“Equal parts Punishment Park and South Park, with references to the IRA, the PLA and a curly haired young boy in place of Nguyen Ngoc Loan, Born Free serves up a dog's breakfast of subaltern subtext. It makes a point of pointing out the obvious – that genocide exists, violent oppression remains commonplace and the United States is still leading the world through military force.”
 
We do need to mention the connection that Haddow refers to above. Gavras' film is a direct homage/reference to a psuedo-documentary from 1971 called Punishment Park. This film dramatises a scenario where the government declares a state of emergency and violently rounds up all those who cause dissent, primarily counter-culture hippies. They are bused out to the desert and hunted for sport in scenes that shot for shot resemble what Gavras recreates in his film. It is important to note this because Punishment Park was ostensibly an important and powerful film not only in its time but in the history of film. Recreating it with 'gingers' is a strange postmodern move. Just another of the many empty referrents contained in the film.
 
I find this faux-depth really interesting to be honest. To me the film is solely concerned with its affectual function. It wants to be controversial, it is a promotional tool that wants to be memorable. Judged by that criteria I see it as infinitely successful. On a cinematic level it is brilliant. As a 9 minute film I am happy with it being just that. I would probably judge it differently if it was a 2 hour feature film but that isn't going to happen. Is it?
 

notre jour viendra - feature film trailer from ROMAIN-GAVRAS on Vimeo.

A few days ago the above trailer popped up. Notre Jour Viendra will be Romain Gavras' feature film debut and it hits cinemas in France around September. It translates to “Our Day Will Come” but English posters have surfaced with the title, Redheads. Is this whole thing just a weird viral trailer for Gavras' new film? From the looks of it the film covers the same issues as the clip. We'll find out later in the year but we do have something interesting to look forward to now don't we.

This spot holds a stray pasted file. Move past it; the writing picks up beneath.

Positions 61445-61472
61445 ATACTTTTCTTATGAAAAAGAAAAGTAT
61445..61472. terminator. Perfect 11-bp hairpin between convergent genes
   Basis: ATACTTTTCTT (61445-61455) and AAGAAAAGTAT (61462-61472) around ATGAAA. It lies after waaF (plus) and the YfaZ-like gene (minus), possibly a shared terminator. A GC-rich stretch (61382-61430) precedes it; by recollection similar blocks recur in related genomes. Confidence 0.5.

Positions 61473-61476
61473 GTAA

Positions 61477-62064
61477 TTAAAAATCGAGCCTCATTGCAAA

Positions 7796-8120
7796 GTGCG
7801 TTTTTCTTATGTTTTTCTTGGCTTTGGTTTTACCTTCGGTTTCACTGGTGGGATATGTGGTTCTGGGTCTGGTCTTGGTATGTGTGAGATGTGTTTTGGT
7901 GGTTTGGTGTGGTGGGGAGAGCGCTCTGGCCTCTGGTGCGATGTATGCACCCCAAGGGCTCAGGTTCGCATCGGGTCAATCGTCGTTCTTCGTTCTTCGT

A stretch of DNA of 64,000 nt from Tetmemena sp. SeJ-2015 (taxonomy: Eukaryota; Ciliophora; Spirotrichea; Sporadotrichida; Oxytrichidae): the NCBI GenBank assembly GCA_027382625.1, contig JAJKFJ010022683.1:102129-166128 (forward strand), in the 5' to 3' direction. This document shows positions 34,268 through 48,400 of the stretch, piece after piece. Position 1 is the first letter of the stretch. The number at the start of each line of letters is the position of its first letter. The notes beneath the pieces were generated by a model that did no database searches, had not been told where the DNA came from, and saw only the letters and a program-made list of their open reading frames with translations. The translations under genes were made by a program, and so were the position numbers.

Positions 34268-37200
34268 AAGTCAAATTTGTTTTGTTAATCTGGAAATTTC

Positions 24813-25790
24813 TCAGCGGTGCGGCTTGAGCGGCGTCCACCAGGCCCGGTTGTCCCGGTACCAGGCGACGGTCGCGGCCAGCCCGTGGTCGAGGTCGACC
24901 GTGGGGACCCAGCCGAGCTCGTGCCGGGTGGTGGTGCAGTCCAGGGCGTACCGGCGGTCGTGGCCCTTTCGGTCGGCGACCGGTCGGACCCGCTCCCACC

Comments

needs 10% more shots of Arabs smoking drugs

Fark me... that was heavy. The stuff nightmares are made of. Great web site btw...

monomania (no longer in technical use) ... mucho respeto.

Showing violence to educate against violence is flawed in my opinion. Just like scratching an itch makes other itches appear all over your body.

I love redheads!

hehehehe...

LOL. Seriously I found that mostly boring, predictable, not scary, pretentious and even funny (southparkian) in some parts. Should I mention how much I hate MIA's voice? Fail.

I really dug the film clip, and respected it being put out.

Someone made the point that if they had have chosen any particular culture like gays, blacks, and to a lesser extenet even something like goths or hippies, there would be too much personal backlash.

I agree with this, I wouldn't really consider redheads a sensitive culture. For me though using them was really powerful as it reflected how shallow and outrageous cultural oppression is.

I actually would have liked if the filmclip ended on an even stronger note, with the most brutal scene at the end.... I felt the explosion cheesed things up a bit and wasn't necesarry. Keep it brutal and honest I think.

But yep I dig it and it's message, even if part of it's intentions was to mass market MIA, her song and possibly this movie, which ironically I definatly would check out now.

actually there has been a bit of news lately about violence against redheads. in both LA and london there have been attacks on "gingers" so to speak. there even was a controversial group on facebook called 'kick a redhead day'. its reasonably topical. i do agree with you mick but i do feel the film sensationalizes violence a bit too much to actually make a statement against it...